Various places, primarily ca. 1904-1912, with some later material. Item #18762
Harry Six, a small-town Ohio man born with a show-business name, had been gifted with a head for heights and a measure of confidence even when he had empty pockets that bordered at times on brashness—but to jump blindfolded from a two-foot wide platform, into a tub of water only three feet deep, and from a ladder some eight stories above the midway twice daily in front a crowd of paying customers requires a certain self-possession.
After Six went blind in 1917 (slamming head-first into the water for a decade from over a hundred feet up detached both his retinas), he gave up diving and briefly turned to promotion of other acts. Six also divorced his first wife, Bess—who is peripherally evident in this collection—around 1917; his sometime business partner Edith Thomas married him in 1922, and hints of at least one affair with another performer are included here to round out his personal life. Six died in 1948, evidently somewhat down on his luck and living in a trailer in Bryan, O.
For Six-specific material, this archive includes a stack of about 60 pieces of business correspondence, contracts, and bills relating to booking appearances in 1909 and 1910 (including his tour of Brazil), and a couple of instances of personal correspondence from Mae Eccleston, a female fellow-diver who had gone to Hollywood in the earliest days of Fox Studios “doing funny flops in the water” for $50 a week—and with whom Six appears to have been having the affair noted above. Also included are contracts for this Eccleston, negotiated by Six as her agent. Six’s charm was not universal, of course: a letter from another woman diver named Hilda Partridge in 1912 demands $82 in back pay, threatens to attach his property, makes a few personal observations, and notes “You do not bear a spotless reputation for paying bills.”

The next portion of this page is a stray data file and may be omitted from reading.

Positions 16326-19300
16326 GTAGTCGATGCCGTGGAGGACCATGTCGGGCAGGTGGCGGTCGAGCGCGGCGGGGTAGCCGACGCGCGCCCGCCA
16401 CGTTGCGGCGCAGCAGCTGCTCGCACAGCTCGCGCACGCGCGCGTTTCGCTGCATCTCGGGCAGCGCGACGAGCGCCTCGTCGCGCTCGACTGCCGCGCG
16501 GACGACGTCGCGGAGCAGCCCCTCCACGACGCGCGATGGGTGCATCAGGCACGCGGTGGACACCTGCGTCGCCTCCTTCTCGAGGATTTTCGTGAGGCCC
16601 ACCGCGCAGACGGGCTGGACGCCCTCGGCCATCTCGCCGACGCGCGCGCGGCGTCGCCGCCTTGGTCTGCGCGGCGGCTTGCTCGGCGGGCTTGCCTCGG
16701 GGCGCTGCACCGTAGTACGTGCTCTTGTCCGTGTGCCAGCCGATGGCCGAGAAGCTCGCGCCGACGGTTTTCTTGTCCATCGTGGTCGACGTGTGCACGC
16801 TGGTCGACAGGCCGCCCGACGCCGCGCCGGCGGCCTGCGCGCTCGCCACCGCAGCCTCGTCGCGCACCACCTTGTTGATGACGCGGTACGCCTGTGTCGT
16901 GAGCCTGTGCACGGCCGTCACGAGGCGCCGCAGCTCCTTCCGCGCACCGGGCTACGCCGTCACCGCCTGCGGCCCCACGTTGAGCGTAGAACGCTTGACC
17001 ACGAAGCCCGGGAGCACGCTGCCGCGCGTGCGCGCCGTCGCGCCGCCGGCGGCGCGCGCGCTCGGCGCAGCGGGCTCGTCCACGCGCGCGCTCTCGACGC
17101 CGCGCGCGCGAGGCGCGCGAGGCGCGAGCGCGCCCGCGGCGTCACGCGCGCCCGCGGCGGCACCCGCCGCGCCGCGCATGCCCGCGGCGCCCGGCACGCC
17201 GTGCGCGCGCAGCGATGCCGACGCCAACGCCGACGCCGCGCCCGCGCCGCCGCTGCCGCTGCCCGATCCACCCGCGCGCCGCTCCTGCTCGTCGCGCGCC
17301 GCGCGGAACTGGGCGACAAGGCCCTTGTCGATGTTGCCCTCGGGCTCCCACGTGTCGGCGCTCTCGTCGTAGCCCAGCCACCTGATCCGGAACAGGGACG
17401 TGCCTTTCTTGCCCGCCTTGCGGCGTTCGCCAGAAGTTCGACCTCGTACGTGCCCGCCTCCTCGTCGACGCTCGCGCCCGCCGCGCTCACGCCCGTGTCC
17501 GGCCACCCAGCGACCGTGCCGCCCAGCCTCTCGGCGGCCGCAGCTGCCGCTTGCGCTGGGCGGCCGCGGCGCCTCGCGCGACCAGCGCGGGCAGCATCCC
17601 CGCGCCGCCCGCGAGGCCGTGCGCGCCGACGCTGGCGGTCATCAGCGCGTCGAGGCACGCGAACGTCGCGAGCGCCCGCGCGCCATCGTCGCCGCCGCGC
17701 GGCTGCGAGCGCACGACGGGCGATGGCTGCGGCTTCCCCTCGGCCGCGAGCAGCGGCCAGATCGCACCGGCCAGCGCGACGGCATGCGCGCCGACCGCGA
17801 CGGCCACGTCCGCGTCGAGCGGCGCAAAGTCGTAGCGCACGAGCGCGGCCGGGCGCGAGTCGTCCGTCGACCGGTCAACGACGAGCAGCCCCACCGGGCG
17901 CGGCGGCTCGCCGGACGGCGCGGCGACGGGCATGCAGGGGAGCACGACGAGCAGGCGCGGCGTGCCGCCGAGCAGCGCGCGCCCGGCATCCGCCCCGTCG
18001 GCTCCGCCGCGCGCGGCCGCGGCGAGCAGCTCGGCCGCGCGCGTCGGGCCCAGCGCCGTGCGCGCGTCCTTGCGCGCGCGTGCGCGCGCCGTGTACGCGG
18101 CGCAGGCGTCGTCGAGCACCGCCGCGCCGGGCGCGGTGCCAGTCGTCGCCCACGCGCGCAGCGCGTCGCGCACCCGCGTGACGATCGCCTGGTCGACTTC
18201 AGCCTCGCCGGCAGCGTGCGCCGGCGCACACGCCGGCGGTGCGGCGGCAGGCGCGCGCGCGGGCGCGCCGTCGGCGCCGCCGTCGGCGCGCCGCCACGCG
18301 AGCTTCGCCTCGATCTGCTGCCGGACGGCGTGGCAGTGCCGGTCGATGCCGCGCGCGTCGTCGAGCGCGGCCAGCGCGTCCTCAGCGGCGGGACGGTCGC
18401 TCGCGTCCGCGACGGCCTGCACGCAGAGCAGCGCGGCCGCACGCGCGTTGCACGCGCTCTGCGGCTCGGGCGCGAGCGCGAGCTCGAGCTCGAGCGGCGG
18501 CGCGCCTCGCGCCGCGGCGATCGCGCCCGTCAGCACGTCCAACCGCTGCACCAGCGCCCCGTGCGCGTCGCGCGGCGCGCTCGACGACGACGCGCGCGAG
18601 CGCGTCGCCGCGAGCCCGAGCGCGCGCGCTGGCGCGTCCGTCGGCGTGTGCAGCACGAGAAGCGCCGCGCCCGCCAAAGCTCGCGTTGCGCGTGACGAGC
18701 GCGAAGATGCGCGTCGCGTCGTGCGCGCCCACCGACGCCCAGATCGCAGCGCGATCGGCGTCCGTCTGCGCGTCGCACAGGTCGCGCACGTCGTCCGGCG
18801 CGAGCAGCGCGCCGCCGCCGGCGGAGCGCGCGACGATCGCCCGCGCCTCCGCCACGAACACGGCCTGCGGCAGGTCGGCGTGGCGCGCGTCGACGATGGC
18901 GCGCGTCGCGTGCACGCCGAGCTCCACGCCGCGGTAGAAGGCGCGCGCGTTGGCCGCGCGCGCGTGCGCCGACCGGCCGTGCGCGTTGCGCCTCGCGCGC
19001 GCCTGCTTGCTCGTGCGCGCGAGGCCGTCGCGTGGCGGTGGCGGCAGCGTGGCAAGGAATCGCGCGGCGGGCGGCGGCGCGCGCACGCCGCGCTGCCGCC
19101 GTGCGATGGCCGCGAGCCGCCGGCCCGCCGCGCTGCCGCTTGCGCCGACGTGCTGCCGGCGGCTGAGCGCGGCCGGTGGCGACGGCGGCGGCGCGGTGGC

The collection of Sixiana also includes original artwork for a Six promotional letter sheet (with two example of the handsome color lithograph letterhead), examples of palm cards, postcards, and other promotional ephemera; material dating to his residency at the Ostrich Farm in Jacksonville, Fla. is also included.
The meat of the collections comes in its visual appeal—some 60 mounted photographs (ranging from 4 x 5 inches to 9.5 x 8 inches, plus mounts) of show venues, tents and banners for midway and sideshow attractions, show people relaxing by doing tumbling tricks with each other, and several of diving set-ups, generally from ca. 1904-1912; over 100 real photo postcards, including images of snake handlers, a pinhead, Harry Six diving, the woman diver “Mermaidia,” and others; some 30 or so unmounted snapshots, including candid shots of the midway; and numerous examples of other performers’ ephemera and promotional material, such as color lithograph letter sheets, promotional pieces, and miscellaneous ephemera.
The detailed description of the collection includes 34 lots more or less directly relating to Six, described under “Harry Six, World’s Greatest Headforemost Diver,” followed by 17 lots described under “Promotional material for other acts or related attractions.” This is then followed by a fairly detailed section under “Photographs,” a more or less itemized list organized roughly by topic, and then “Postcards.” A few heterogeneous items like halftone images may be grouped with photographs when it makes more sense to keep a coherent description of an act together.